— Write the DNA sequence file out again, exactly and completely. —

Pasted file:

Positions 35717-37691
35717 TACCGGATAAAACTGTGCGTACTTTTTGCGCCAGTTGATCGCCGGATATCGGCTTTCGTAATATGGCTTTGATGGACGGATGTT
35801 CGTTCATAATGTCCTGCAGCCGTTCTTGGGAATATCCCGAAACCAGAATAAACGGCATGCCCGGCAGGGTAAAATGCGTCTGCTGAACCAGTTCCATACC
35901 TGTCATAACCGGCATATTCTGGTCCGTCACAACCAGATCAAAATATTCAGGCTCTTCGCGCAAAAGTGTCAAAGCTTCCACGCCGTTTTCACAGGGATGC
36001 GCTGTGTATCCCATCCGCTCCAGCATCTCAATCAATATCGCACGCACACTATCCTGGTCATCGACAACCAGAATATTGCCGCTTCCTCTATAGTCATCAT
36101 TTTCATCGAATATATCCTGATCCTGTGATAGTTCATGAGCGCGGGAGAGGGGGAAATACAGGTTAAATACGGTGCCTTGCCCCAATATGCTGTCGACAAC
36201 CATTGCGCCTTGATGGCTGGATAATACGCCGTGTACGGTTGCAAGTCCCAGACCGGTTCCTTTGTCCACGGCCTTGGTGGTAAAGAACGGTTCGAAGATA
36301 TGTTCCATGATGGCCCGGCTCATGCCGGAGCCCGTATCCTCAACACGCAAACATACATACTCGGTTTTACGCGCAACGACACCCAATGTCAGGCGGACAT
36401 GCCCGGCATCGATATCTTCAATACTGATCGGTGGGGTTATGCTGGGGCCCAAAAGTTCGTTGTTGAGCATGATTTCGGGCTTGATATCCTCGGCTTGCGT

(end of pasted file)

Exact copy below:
Positions 35717-37691
35717 TACCGGATAAAACTGTGCGTACTTTTTGCGCCAGTTGATCGCCGGATATCGGCTTTCGTAATATGGCTTTGATGGACGGATGTT
35801 CGTTCATAATGTCCTGCAGCCGTTCTTGGGAATATCCCGAAACCAGAATAAACGGCATGCCCGGCAGGGTAAAATGCGTCTGCTGAACCAGTTCCATACC
35901 TGTCATAACCGGCATATTCTGGTCCGTCACAACCAGATCAAAATATTCAGGCTCTTCGCGCAAAAGTGTCAAAGCTTCCACGCCGTTTTCACAGGGATGC
36001 GCTGTGTATCCCATCCGCTCCAGCATCTCAATCAATATCGCACGCACACTATCCTGGTCATCGACAACCAGAATATTGCCGCTTCCTCTATAGTCATCAT
36101 TTTCATCGAATATATCCTGATCCTGTGATAGTTCATGAGCGCGGGAGAGGGGGAAATACAGGTTAAATACGGTGCCTTGCCCCAATATGCTGTCGACAAC
36201 CATTGCGCCTTGATGGCTGGATAATACGCCGTGTACGGTTGCAAGTCCCAGACCGGTTCCTTTGTCCACGGCCTTGGTGGTAAAGAACGGTTCGAAGATA
36301 TGTTCCATGATGGCCCGGCTCATGCCGGAGCCCGTATCCTCAACACGCAAACATACATACTCGGTTTTACGCGCAACGACACCCAATGTCAGGCGGACAT
36401 GCCCGGCATCGATATCTTCAATACTGATCGGTGGGGTTATGCTGGGGCCCAAAAGTTCGTTGTTGAGCATGATTTCGGGCTTGATATCCTCGGCTTGCGT